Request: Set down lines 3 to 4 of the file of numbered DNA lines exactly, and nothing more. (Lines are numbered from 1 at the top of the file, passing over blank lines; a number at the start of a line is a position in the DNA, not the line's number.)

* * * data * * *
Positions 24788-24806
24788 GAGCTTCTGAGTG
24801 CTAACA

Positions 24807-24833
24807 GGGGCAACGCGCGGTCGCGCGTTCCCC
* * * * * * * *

24801 CTAACA

Positions 24807-24833